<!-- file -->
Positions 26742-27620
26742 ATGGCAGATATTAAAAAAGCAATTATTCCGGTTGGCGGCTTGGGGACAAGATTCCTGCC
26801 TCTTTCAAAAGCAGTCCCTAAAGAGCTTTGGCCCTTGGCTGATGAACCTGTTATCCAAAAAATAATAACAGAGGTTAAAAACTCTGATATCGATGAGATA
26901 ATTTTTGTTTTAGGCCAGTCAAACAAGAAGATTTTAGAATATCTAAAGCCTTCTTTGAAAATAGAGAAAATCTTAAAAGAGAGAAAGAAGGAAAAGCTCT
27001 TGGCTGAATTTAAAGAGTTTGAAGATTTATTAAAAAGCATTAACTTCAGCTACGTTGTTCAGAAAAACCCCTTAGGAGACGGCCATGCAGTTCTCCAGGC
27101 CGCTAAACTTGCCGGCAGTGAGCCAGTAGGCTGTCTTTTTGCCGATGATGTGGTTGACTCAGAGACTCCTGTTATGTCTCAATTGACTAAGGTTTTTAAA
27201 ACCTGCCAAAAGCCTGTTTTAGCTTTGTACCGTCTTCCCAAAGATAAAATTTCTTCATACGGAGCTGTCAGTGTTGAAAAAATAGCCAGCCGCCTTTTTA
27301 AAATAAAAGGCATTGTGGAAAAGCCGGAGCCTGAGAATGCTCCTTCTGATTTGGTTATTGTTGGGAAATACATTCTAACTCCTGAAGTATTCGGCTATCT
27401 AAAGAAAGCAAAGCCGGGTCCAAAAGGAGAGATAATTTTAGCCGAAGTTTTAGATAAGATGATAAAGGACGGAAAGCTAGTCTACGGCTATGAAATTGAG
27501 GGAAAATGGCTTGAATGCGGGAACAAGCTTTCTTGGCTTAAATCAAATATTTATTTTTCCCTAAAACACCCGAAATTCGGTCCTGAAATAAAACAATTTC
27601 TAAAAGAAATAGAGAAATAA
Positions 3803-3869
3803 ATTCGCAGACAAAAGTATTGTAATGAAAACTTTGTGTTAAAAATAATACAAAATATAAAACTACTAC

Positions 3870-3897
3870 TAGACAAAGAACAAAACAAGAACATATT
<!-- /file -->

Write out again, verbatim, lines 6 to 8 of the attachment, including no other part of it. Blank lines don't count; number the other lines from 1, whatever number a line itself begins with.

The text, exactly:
27101 CGCTAAACTTGCCGGCAGTGAGCCAGTAGGCTGTCTTTTTGCCGATGATGTGGTTGACTCAGAGACTCCTGTTATGTCTCAATTGACTAAGGTTTTTAAA
27201 ACCTGCCAAAAGCCTGTTTTAGCTTTGTACCGTCTTCCCAAAGATAAAATTTCTTCATACGGAGCTGTCAGTGTTGAAAAAATAGCCAGCCGCCTTTTTA
27301 AAATAAAAGGCATTGTGGAAAAGCCGGAGCCTGAGAATGCTCCTTCTGATTTGGTTATTGTTGGGAAATACATTCTAACTCCTGAAGTATTCGGCTATCT